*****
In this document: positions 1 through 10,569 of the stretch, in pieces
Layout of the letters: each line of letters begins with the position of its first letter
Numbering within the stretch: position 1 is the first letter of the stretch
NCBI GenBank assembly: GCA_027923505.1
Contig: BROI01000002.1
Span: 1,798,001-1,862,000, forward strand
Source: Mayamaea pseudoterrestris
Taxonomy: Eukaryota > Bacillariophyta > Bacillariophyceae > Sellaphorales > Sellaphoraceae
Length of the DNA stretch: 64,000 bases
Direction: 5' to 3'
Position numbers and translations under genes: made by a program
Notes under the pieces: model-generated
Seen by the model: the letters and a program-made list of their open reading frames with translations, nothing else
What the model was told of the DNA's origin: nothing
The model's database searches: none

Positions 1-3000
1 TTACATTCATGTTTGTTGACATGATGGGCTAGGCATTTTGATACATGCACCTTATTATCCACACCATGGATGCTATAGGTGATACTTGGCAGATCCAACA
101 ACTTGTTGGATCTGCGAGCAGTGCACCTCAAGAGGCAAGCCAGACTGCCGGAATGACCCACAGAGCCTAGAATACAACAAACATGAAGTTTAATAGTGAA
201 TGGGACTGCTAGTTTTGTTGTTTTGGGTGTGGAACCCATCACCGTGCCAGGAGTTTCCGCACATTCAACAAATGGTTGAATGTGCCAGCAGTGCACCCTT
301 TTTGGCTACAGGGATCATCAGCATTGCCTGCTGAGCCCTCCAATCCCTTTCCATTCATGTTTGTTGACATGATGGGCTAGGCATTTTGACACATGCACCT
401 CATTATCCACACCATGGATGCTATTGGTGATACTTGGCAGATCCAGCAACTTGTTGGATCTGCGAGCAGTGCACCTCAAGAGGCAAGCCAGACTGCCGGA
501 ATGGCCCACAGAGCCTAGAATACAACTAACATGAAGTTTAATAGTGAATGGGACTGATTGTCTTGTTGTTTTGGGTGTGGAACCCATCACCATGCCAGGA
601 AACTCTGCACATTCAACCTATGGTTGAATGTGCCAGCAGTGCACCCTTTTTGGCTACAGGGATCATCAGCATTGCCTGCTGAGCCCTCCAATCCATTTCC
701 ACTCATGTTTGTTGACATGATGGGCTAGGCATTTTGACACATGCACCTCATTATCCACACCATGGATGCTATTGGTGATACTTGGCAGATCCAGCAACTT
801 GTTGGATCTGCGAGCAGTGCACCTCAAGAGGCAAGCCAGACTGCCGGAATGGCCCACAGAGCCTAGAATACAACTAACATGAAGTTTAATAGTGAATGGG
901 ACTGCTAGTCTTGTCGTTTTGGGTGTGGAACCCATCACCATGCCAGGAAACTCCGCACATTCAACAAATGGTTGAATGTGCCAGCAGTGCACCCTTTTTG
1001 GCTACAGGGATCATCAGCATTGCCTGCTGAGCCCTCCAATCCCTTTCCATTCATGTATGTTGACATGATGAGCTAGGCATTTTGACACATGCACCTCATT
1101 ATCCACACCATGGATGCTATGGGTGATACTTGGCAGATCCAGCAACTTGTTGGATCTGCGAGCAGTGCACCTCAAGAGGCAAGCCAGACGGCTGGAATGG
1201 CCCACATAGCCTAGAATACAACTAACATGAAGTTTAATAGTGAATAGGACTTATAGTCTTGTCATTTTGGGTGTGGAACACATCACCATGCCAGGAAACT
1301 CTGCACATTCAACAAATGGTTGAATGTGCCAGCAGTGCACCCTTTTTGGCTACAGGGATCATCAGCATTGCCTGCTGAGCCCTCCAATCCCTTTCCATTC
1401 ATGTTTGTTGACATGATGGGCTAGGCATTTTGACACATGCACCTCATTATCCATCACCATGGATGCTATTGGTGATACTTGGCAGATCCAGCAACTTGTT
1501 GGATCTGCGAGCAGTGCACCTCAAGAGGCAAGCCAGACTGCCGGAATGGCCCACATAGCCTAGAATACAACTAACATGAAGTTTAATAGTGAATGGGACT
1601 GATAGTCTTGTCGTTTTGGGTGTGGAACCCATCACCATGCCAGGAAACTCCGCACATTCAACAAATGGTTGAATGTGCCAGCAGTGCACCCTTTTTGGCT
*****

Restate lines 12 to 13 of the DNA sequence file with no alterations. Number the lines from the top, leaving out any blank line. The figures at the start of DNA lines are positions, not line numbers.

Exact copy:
Notes under the pieces: model-generated
Seen by the model: the letters and a program-made list of their open reading frames with translations, nothing else